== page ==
Asking questions (and writing about them).
When You’re Stuck, Ask Questions
The beginning journaler, if they don’t find writing immediately satisfying, will get stuck. That’s to be expected, and it’s a natural part of the process of writing, even for seasoned writers.
When you get stuck — whether that’s on a blank page, or 100 pages in — start asking questions. This is also the best way to clarify your motivations, giving you the fuel to keep writing day after day.
What kind of questions?
Well, what kind of questions show up for you, in your experience of everyday life? What do you think about most often? What are you curious about?
Your journal will never be identical to a friend’s or a stranger’s, and that’s a good thing. That’s because once you get into the habit of journaling, your writing will start to reflect your unique experience of life.
Writing will give you access to deeper insight into the questions and topics you find most interesting (or most troubling).
If you’re really stuck and can’t even think of a question to ask, feel free to use one of mine:
- If I had the power to change one thing in my life today, what would I change?
- What would I like my life to look like in a month? Six months? A year? More?
- What am I doing really well on right now? What do I have to be grateful for?
There’s An Easy Way to Make Journaling A Habit
I’ve kept a daily journaling habit up for nearly 20 years not through Herculean effort and force of will, but by one simple action: I always keep paper and pen with me, wherever I go.
The biggest obstacle I see that trips people up as they’re trying to start a journaling habit is, quite simply, not having a way to journal when they feel like they have the time to write.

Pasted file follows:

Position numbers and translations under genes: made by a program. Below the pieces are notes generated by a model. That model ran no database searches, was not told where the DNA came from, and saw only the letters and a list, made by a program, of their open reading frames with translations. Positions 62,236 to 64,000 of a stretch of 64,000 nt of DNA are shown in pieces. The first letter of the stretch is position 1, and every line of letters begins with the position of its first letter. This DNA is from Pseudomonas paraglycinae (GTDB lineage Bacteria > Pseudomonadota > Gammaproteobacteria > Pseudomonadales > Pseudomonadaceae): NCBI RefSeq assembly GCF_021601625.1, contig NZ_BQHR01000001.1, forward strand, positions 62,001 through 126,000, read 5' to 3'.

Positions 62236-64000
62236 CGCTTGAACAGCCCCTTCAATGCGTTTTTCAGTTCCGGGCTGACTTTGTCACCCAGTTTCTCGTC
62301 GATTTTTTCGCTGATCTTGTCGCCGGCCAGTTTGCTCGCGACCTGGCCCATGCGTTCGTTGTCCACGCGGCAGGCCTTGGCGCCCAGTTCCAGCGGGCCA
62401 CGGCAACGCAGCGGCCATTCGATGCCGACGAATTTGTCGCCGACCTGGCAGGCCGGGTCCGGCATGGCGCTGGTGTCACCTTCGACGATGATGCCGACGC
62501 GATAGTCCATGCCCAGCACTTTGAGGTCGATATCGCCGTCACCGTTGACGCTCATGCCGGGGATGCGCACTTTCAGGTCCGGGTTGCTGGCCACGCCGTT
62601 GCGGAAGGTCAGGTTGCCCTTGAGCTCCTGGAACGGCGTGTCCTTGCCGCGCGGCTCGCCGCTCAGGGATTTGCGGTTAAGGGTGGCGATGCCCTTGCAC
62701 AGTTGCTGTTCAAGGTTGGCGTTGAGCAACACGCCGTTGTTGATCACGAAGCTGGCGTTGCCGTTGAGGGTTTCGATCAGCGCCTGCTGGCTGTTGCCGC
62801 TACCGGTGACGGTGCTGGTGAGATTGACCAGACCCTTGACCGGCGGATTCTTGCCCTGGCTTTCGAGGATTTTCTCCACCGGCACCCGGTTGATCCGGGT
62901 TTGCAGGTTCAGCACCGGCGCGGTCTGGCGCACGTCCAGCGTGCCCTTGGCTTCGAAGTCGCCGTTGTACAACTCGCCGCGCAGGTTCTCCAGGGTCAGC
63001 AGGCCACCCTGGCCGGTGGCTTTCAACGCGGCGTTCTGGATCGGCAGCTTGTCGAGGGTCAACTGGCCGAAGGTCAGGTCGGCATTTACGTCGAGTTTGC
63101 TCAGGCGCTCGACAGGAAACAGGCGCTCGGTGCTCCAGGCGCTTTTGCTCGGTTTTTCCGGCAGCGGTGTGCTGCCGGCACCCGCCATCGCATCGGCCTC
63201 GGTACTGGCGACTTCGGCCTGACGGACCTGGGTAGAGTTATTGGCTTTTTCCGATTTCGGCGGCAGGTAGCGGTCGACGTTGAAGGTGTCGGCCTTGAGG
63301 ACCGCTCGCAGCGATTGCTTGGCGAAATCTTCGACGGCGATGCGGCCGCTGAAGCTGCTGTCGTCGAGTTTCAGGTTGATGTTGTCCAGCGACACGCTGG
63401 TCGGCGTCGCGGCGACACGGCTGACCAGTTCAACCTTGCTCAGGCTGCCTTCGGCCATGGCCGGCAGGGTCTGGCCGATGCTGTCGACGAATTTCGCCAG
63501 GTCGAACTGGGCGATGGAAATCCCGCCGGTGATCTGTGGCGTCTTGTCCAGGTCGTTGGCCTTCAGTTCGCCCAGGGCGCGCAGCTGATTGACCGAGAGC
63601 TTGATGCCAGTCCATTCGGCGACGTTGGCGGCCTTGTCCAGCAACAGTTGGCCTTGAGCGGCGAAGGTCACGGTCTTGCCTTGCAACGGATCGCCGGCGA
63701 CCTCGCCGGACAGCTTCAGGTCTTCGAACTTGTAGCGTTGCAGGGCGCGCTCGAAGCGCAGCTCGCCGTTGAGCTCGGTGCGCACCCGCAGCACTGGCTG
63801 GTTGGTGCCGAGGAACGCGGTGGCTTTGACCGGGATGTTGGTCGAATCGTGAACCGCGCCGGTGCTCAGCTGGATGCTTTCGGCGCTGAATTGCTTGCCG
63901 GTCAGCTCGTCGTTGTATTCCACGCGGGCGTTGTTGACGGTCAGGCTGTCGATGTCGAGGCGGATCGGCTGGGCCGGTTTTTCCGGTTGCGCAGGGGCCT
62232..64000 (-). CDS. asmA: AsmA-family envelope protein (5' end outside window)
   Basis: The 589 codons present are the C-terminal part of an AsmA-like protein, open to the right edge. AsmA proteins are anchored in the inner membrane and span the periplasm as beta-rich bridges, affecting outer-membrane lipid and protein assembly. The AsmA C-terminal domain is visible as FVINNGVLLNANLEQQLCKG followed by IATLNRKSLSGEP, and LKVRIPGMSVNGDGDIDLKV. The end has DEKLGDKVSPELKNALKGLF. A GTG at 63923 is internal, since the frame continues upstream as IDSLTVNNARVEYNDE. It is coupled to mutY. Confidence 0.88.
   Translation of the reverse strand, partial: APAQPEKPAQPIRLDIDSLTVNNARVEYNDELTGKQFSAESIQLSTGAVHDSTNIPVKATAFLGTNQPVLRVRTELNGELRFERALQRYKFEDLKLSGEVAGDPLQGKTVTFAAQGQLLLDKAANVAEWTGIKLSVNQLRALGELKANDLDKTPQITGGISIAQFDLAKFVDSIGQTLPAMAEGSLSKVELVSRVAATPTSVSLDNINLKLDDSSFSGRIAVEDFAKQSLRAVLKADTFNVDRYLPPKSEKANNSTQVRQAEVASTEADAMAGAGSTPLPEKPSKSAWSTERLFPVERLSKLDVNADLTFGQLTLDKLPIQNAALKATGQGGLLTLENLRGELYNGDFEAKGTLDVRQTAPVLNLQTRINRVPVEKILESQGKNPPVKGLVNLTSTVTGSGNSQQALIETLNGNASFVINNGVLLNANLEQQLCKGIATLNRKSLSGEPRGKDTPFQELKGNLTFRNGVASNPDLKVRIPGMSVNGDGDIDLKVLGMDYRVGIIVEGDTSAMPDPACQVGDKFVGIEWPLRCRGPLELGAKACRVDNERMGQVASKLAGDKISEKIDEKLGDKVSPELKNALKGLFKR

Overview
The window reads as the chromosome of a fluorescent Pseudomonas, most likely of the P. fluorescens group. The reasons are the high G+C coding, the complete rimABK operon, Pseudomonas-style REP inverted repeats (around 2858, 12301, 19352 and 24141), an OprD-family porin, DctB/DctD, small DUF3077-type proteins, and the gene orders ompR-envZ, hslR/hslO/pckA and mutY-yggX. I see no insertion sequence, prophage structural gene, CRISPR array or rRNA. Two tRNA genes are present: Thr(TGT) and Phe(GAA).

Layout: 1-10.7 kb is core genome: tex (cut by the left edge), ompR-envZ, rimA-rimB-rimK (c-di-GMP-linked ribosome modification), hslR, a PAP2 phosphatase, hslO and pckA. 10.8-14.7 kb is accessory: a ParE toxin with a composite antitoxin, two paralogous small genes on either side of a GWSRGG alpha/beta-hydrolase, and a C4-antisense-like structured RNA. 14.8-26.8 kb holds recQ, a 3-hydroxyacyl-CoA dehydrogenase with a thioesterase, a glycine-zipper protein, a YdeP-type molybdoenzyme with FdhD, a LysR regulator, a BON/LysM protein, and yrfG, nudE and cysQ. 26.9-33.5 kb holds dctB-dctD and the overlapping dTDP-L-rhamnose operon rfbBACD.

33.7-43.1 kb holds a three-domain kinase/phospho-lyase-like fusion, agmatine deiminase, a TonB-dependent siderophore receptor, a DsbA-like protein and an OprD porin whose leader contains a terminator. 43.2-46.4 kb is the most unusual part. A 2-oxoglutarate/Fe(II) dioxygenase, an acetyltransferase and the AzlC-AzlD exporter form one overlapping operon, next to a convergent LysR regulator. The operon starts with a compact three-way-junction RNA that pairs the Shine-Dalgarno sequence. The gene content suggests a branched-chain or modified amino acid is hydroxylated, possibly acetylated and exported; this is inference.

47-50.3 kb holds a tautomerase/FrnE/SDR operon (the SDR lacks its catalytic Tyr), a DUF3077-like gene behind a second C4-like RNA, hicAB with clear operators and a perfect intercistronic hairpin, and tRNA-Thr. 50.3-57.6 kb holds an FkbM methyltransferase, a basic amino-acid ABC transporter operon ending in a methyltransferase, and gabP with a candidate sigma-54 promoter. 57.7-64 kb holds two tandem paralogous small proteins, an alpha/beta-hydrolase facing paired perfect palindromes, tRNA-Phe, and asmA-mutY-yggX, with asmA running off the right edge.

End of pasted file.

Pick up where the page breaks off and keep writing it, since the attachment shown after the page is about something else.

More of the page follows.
Think about it: When you’re idly browsing through the apps on your smartphone, if you had a pen and paper you could journal even a tiny bit instead.
That’s why, contrary to popular advice of having one “special” journal that you write everything in, I encourage beginners to have journals in a few sizes.
Rite in the Rain’s pocket-sized, waterproof notebooks have worked wonders for me.
I can stuff one in the pocket of my jacket even when I’m not carrying a bag for the day. (Check out this article for more pocket notebook recommendations).
I use a Voyager Refillable Notebook most often, though. They’re just compact enough to throw into a backpack or sling bag, but provide enough space to write comfortably when sat on a desk.
Plus, they have refillable inserts so you can keep a collection of your previous journals without having to buy a whole new cover.
A few friends of mine swear by their Extra Large Moleskin Journals though, so I have to mention them here as well. They are an excellent quality notebook for a fair price and are great if you’re looking to really get immersed into your journaling.